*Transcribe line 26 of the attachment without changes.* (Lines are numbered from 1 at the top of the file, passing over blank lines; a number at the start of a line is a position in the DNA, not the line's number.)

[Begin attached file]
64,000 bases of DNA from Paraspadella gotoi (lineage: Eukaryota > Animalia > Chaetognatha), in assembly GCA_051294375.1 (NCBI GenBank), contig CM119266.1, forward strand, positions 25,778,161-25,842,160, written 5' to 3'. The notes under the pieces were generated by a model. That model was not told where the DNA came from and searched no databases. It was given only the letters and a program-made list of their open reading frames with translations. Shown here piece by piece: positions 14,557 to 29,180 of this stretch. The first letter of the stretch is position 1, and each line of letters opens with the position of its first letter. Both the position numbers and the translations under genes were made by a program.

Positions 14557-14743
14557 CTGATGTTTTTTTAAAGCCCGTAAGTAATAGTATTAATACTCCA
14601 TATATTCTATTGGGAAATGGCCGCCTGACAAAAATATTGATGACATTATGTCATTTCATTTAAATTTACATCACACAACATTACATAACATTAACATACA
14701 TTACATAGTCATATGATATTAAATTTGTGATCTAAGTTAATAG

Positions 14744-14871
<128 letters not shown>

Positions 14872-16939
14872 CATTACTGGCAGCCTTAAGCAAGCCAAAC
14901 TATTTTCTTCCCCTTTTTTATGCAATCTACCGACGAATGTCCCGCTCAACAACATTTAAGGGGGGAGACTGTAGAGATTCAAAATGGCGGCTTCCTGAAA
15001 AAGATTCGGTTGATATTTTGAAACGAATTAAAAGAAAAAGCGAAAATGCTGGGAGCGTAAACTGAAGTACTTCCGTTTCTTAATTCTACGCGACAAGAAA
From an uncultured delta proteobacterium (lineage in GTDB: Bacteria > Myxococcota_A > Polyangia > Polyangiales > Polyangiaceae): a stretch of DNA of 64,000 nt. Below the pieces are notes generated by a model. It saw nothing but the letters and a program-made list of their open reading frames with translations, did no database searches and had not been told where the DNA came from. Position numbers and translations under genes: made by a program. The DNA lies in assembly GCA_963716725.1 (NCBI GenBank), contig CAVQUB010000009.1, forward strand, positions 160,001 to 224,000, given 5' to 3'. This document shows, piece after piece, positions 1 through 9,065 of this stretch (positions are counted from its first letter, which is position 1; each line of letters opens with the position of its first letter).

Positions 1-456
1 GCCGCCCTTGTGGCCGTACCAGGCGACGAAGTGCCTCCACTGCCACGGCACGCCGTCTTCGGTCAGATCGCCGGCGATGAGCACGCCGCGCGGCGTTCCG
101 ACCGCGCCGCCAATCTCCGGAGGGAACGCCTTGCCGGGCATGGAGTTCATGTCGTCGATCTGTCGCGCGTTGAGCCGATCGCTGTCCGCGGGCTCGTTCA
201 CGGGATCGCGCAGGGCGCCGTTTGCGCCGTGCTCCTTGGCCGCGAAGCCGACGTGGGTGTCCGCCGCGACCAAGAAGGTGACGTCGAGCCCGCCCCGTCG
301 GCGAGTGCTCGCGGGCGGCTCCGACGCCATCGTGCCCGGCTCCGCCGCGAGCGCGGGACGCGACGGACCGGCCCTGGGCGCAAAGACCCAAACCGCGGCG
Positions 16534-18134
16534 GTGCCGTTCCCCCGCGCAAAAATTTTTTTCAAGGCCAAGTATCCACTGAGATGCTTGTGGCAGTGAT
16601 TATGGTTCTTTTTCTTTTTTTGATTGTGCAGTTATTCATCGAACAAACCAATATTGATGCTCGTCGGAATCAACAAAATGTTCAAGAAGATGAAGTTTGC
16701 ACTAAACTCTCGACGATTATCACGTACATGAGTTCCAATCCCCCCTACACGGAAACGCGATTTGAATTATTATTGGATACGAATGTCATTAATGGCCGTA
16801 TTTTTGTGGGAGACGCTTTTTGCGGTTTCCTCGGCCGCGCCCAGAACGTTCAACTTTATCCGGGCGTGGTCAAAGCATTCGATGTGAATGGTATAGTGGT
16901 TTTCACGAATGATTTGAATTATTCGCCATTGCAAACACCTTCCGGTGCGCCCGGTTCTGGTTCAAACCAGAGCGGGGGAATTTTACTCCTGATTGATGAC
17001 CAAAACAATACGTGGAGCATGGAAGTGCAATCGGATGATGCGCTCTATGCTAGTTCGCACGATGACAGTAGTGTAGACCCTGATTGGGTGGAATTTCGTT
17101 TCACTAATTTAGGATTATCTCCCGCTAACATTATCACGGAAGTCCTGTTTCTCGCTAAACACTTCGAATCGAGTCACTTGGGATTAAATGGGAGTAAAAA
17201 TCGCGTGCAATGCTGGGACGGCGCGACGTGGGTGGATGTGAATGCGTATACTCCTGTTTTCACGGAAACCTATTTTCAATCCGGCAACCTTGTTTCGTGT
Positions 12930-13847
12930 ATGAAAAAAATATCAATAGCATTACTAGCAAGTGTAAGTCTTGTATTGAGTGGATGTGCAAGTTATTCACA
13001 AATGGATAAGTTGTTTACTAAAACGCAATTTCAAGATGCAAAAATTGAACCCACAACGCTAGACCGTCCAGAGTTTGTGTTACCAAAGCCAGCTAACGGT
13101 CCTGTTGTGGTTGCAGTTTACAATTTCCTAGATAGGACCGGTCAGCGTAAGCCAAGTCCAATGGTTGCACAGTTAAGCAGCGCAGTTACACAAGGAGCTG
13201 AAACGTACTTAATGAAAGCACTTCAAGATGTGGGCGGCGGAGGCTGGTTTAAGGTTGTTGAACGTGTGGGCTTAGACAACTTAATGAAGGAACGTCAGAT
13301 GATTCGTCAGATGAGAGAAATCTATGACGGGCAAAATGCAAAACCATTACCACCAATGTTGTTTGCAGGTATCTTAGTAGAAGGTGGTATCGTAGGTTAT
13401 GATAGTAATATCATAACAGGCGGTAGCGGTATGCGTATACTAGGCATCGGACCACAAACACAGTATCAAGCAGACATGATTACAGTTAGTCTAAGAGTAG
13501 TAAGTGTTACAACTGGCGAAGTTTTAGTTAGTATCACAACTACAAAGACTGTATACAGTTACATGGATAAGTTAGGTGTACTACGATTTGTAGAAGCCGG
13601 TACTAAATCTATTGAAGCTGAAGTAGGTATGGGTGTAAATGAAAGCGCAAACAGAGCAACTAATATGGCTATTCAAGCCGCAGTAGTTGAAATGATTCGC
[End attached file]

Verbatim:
17201 TCGCGTGCAATGCTGGGACGGCGCGACGTGGGTGGATGTGAATGCGTATACTCCTGTTTTCACGGAAACCTATTTTCAATCCGGCAACCTTGTTTCGTGT